Sure enough, the next morning was early enough that the whole row of meters was empty. I pulled up to 116, still set at 3 hours. The sun was shining. The morning was new. Even though I had to go to class, I felt a bend in time. Not all rules were absolute. Not every system was monolithic. What luck!
I told my roommate about the magic meter when we drove to class one day. Sometimes I give him a ride to school in the morning. I thought maybe this time I should add some money to it, just in case the arrow fell slowly. I didn't want to impose too much on the universe, or take it for granted. He stood next to me and we both watched in horror as I put in a quarter and the turnhandle stuck for a moment on the yellow "violation" bubble. Oh, no. I wiggled it some more and it fell back down, leaving the arrow on 4. We both exhaled.
"Maybe you shouldn't mess with the luck of it," he murmured as we shuffled across the street. I nodded. It had been a close call. I had to learn respect for my gift horse.
Now I park at the meter every morning. I try not to hog it. I haven't changed my schedule to take advantage of its largess. I still come and go as I please, and sometimes in the afternoon, the spot is taken. I haven't noticed any consistency in the cars that park at it. I don't know if anyone has really put two and two together about its secret powers.
At some point, a parking person will notice. Some keen-eyed cruiser will remember that the arrow was at the same exact number the last time they drove by, and it will be finished. Or someone like me will dare the gods with an additional quarter, and the violation balloon won't snap back down this time. Then the meter will be officially broken, and they'll fix it, or worse, take it out and replace it with one of the soulless digital kindred that surround it.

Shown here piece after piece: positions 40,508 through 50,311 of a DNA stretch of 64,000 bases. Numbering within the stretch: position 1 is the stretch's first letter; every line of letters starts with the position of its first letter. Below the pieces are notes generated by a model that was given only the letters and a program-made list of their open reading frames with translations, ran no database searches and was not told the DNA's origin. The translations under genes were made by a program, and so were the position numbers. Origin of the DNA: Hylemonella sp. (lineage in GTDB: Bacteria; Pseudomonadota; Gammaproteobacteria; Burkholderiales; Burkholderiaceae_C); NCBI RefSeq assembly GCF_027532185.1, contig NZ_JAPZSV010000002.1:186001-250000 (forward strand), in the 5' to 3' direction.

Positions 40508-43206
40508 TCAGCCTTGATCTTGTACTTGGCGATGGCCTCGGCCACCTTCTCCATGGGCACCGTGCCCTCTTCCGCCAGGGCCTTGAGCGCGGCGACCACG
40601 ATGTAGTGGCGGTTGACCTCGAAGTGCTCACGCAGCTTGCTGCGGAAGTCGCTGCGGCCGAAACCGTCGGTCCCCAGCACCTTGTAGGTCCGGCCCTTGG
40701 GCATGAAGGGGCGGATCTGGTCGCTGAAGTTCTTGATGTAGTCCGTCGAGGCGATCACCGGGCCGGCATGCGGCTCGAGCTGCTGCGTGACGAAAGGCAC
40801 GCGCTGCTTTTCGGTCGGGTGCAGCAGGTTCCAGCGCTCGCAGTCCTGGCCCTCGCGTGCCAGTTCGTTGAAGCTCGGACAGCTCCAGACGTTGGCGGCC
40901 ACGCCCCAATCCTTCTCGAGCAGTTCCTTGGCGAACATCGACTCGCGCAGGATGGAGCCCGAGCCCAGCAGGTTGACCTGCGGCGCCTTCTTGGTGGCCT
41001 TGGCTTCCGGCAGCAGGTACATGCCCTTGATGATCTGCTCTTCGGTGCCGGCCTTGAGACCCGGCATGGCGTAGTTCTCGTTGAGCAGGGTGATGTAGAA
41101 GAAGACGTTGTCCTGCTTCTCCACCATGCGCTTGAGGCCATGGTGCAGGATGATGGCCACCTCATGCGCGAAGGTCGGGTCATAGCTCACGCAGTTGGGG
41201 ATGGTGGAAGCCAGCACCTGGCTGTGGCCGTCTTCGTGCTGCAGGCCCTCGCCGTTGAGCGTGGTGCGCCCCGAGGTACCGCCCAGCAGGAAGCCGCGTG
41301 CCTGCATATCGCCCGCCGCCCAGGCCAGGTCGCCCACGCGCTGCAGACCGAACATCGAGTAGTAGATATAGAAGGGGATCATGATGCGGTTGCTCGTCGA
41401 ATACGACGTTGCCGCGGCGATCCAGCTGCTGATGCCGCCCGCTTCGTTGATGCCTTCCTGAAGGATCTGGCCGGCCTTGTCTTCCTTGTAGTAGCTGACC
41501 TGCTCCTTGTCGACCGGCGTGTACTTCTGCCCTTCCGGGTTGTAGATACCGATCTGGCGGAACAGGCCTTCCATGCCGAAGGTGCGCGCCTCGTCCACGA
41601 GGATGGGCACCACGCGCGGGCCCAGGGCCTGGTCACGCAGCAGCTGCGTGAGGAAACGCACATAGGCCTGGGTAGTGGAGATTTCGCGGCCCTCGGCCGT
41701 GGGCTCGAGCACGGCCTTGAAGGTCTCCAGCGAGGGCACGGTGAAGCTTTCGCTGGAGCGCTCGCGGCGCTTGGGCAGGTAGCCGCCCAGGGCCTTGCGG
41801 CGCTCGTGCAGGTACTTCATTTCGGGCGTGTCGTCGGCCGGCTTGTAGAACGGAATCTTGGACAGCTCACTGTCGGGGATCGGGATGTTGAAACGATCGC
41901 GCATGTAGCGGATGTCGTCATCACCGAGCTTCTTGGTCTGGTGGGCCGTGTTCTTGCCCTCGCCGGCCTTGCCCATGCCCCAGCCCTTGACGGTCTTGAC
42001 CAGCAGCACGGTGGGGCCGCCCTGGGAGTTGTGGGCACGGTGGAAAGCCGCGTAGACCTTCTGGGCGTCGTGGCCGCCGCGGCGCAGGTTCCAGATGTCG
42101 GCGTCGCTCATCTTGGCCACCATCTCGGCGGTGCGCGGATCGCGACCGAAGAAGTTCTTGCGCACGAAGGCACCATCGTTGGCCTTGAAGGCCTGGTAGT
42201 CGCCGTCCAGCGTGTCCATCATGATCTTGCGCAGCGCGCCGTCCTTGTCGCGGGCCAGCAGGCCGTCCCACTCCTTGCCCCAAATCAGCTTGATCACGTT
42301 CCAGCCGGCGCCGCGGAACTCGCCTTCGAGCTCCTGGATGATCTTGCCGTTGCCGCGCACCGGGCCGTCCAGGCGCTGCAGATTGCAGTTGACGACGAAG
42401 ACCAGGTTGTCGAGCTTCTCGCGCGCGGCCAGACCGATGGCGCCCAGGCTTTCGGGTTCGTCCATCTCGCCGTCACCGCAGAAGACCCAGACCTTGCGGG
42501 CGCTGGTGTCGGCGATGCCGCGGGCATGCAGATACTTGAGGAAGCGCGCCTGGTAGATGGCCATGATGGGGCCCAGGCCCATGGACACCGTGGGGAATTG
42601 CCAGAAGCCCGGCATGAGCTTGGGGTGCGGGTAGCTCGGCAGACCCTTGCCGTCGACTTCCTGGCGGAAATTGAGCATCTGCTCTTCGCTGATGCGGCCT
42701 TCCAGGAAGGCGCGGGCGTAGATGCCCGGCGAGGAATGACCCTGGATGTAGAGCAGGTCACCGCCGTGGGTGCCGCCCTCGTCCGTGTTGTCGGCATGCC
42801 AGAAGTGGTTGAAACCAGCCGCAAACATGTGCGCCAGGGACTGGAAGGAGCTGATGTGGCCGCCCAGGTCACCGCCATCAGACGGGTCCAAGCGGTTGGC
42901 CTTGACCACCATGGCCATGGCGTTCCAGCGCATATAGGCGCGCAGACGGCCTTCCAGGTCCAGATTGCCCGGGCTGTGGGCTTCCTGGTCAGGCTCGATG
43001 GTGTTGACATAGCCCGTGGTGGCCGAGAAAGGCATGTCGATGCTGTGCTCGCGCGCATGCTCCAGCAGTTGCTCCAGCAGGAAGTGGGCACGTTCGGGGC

Until then, it is the bright spot in my morning, like a bit of stolen sunshine. It is always a surprise when it is empty. It makes me happy every time I park at it for an hour, from 9am to 10. I drive slowly by the numbers, scanning the opposite side till I see 116. Empty! Ha! I swing around and pull in, facing away from the school, as if for a quick getaway. I lock up, check the meter dial, and shake my head with immense satisfaction. A free hour! What luck--again!
I walk inside, thinking about the simple pleasure of it. I know that it might seem silly--hokey, even--but in a universe that often takes without justice or kindness, my meter could very well be a sign that even when you are not looking for a bit of luck, even when you don't believe in it anymore, it can sometimes find you, in a tiny, dumb, immensely satisfying way.